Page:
Since this book has fewer than 150 pages, its critics really have no reason not to read it. Yet, you will read all kinds attacks on the author as a way of dismissing his arguments without consideration. It is a kind of smear tactic that is odious whenever it is used. I urge you to not let yourself be misinformed by such tactics. Instead, read this book for yourself. I found it to be excellent and informative, but you might disagree. That is absolutely the point.
We can assess the facts and honestly come to different conclusions. The author's point, and the whole reason behind the Academic Bill of Rights, is that there is a small minority, but still a significant portion (the author estimates something like 10%) of our university classrooms that are being used to advocate specific political agendas rather than teach the students to think, analyze, and increase their abilities to make their own informed judgments.
However, it is vital to understand that Horowitz is NOT indicting all professors. Nor is he saying that there should be a purge of professors who hold left wing views. In fact, Horowitz has defended his debating opponent, Ward Churchill. He has stated that Churchill should NOT be fired for his views. That is a vital part of academic freedom. Nor is he saying that people should be hired because they hold conservative views. None of this is part of his argument. What he is calling for is that there be NO consideration of a person's politics when hiring for a teaching job. He is calling for the classroom to be an academic environment where scholarship is presented, not advocacy. He is calling for the end to what amounts to tenured, taxpayer funded political parties on campus in the guise of various "studies" groups.
Not that these fields can't be taught in a rigorous and academic way, but that they are too often not taught at all, but focus on advocating one point of view. If a student happens to take that course and not share the "viewpoint" of the class, they are often pressured to drop the course or are punished with poor grades (whatever the quality of their work) if their work doesn't line up with the professor's point of view.
One of the interesting notions that has met with great resistance, why I cannot fathom, is that the professor should actually be an actual scholar in the field they are teaching. Should someone with a master's degree in communications be not only teaching in a field of anthropology, but be chair of the department? Should it take a national scandal to have someone find out that his scholarship is full of "borrowed" material or evidence that was simply fabricated? And the defense given is that he believed in his conclusions and was trying to provide support for them?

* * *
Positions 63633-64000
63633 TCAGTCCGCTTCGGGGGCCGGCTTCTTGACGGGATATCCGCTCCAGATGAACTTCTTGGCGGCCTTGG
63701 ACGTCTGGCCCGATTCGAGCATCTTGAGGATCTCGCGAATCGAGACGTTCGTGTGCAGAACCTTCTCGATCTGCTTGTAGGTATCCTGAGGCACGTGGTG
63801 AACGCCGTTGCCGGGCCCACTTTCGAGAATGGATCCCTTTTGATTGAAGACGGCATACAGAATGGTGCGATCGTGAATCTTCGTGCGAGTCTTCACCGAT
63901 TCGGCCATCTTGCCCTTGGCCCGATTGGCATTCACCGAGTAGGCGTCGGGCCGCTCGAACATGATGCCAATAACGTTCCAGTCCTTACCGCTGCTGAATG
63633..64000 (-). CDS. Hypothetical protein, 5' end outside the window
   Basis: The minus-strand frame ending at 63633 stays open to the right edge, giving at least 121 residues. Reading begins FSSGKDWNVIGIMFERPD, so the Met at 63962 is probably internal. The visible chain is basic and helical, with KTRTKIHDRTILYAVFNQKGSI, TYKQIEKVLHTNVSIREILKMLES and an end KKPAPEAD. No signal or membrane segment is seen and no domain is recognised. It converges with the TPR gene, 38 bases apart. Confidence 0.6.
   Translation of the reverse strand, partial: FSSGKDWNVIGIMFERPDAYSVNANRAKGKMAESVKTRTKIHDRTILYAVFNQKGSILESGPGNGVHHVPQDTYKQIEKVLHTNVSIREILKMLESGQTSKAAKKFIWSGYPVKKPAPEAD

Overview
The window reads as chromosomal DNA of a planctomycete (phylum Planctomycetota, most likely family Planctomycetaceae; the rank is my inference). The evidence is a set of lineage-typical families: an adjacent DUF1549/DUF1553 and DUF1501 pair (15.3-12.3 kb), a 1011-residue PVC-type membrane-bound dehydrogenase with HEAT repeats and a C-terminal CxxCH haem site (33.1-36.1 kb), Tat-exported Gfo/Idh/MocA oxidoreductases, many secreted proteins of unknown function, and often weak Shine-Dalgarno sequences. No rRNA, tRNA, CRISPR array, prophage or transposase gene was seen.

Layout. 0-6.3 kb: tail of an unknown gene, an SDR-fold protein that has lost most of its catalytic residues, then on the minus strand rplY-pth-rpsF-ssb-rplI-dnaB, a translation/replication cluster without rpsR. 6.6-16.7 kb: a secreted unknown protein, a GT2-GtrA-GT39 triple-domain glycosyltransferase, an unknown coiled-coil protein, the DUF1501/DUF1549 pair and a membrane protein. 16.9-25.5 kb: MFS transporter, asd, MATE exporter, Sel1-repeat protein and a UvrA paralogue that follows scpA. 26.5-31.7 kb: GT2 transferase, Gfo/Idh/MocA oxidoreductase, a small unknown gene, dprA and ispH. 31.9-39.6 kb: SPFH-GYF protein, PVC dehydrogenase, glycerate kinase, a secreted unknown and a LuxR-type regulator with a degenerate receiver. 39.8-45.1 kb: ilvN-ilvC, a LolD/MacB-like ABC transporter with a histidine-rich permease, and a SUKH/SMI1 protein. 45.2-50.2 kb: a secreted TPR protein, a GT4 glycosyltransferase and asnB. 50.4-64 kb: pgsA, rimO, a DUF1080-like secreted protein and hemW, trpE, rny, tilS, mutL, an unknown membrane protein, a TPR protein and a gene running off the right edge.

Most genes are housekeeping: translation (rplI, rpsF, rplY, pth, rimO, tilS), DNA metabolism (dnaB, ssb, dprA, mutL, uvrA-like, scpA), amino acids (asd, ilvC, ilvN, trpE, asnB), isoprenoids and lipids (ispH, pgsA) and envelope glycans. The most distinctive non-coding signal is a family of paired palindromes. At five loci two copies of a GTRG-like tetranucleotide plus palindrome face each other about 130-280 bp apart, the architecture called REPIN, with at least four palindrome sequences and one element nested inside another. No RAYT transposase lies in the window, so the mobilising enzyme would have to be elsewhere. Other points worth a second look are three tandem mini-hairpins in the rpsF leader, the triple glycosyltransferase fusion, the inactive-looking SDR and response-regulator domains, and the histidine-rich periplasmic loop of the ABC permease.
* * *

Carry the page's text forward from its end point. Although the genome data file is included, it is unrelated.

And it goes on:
This book contains the text of some of the speeches Horowitz has given on behalf of true academic freedom (for professors and for students) in advocating this Academic Bill of Rights (which is presented in Appendix I). There are some chilling encounters with professors and university presidents that are more than disturbing. People who should be scholars who write their conclusions beforehand, who engage in personal smears instead of academic debate, who twist and make up statements their debating opponent never said.
Horowitz does clear up one thing, a thing his opponents won't accept because even if it hadn't existed they would have found something or other to use as a smear. It is the subtitle of Horowitz's "The Professors". That was the title of his manuscript. But his publisher felt that the academics opposed to the book wouldn't read it anyway and they wanted to broaden its appeal to the general audience (it ended up selling about 35,000 copies), so the gave it a subtitle over Horowitz's expressed concerns. The subtitle is the way most people know the book, "the 101 most dangerous academics in America". Horowitz gives his reasons for feeling uncomfortable with those words and the way his opponents have misused it in attacking him and his message.
If you are interested in the teaching environment a portion of our nation's university classrooms, for whatever reason, please get a copy of this book and read it. Unless you are already committed to a point of view, despite all evidence, I think you will view things somewhat differently afterwards, whether you are coming at the issues from the left or the right.